Long-term disability benefits denied due to cutoff
Many people from one side of the country to the next rely on long-term disability benefits to get by as they are recovering from an injury or illness. While some people purchase this type of coverage on their own, others rely on an employer to supply them with a policy. Our California readers, as well as those throughout the rest of the country, will find this story interesting as it pertains to both long-term disability coverage, as well as the denial of benefits.
The Supreme Court recently ruled that a contractual limit on suing over health insurance benefits is legal. The ruling was against a former Wal-Mart employee who filed for long-term disability benefits through her insurance provider, Hartford Life & Accident Insurance Co. She had been diagnosed with fibromyalgia and lupus. She initially filed for benefits in 2005 and was denied two years later in 2007.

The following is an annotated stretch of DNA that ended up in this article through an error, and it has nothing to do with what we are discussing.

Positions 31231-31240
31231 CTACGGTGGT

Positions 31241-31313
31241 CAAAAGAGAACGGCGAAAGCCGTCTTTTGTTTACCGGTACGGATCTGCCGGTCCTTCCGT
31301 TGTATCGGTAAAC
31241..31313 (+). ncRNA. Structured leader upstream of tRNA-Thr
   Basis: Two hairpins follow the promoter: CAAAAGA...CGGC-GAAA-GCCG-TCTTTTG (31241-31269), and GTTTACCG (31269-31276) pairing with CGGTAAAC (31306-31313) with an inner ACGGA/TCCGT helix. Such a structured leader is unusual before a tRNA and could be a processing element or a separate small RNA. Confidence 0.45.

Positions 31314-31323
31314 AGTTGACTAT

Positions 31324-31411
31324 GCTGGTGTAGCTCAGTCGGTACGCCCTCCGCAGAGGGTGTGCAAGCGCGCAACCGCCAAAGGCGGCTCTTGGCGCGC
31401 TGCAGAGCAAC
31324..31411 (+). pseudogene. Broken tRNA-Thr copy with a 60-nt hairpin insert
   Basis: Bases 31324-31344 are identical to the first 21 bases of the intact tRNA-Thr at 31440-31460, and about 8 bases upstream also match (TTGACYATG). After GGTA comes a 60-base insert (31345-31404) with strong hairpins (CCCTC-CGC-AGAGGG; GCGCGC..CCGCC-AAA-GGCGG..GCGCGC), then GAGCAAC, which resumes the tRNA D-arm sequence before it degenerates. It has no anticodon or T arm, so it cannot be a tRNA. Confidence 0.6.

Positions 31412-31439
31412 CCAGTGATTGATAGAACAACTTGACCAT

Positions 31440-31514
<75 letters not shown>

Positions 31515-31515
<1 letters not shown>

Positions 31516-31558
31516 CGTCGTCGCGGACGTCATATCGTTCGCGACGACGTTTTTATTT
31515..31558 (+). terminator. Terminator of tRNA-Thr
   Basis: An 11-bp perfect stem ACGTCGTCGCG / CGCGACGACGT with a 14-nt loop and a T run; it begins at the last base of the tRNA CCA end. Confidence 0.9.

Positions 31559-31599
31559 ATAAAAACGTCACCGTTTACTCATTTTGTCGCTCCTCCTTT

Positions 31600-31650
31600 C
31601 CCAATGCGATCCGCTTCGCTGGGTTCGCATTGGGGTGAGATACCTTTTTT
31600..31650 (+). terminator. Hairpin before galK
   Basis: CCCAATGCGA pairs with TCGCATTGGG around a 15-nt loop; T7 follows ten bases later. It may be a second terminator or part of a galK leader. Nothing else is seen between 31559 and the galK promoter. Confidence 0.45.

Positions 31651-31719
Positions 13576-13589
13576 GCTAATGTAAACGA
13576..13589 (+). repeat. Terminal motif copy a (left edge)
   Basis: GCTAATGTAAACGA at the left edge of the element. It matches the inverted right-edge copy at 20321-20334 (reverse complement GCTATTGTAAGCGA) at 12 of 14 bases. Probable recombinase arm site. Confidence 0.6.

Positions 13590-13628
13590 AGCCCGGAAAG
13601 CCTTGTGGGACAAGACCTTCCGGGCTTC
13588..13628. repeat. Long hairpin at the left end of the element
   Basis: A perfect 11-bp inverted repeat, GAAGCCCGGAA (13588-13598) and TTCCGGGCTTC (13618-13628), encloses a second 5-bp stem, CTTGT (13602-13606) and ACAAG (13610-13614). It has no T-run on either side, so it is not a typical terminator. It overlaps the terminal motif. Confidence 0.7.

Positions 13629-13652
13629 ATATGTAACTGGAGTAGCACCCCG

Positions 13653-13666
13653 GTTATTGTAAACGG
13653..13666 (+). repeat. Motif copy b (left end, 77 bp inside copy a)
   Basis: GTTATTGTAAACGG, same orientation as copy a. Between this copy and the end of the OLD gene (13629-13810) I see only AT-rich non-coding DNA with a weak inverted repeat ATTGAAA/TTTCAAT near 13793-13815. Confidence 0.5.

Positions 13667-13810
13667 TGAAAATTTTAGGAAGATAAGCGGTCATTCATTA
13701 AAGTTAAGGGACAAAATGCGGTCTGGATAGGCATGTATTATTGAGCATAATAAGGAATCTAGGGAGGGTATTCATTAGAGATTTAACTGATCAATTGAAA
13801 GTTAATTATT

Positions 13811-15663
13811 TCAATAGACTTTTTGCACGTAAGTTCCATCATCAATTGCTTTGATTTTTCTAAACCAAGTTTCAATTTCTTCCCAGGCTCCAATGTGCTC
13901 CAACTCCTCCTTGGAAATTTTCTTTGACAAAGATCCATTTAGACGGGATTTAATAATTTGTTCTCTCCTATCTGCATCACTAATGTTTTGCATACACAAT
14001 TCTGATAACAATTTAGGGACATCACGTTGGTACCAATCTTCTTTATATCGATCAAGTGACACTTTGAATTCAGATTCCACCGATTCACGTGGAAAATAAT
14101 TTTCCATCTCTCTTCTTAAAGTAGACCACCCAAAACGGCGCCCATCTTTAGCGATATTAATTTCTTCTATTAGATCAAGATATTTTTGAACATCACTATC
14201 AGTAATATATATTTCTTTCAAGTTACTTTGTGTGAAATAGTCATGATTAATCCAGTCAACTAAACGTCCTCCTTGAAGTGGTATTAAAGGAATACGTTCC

As a result of the denial, she sued the insurance company in 2010 in federal court, hoping that this would allow her to receive the benefits. According to Hartford, however, her claim had to be filed within three years, which meant she missed the deadline.
Despite the fact that the Employee Retirement Income Security Act does not have a time limit attached to it, the judge stated that according to the court, the contract is enforceable. The judge noted, “a participant and a plan may agree by contract to a particular limitations period.”
Long-term disability benefits can be very helpful and in some cases, prevent a financial downfall. When a company refuses to pay the benefits that an employee is due, legal action may be necessary. It is, however, wise to be aware of the time limitations that may be in effect.
Source: ABC News, “Politics Court Says Health Plan Lawsuit Cutoff Legal” No author given, Dec. 16, 2013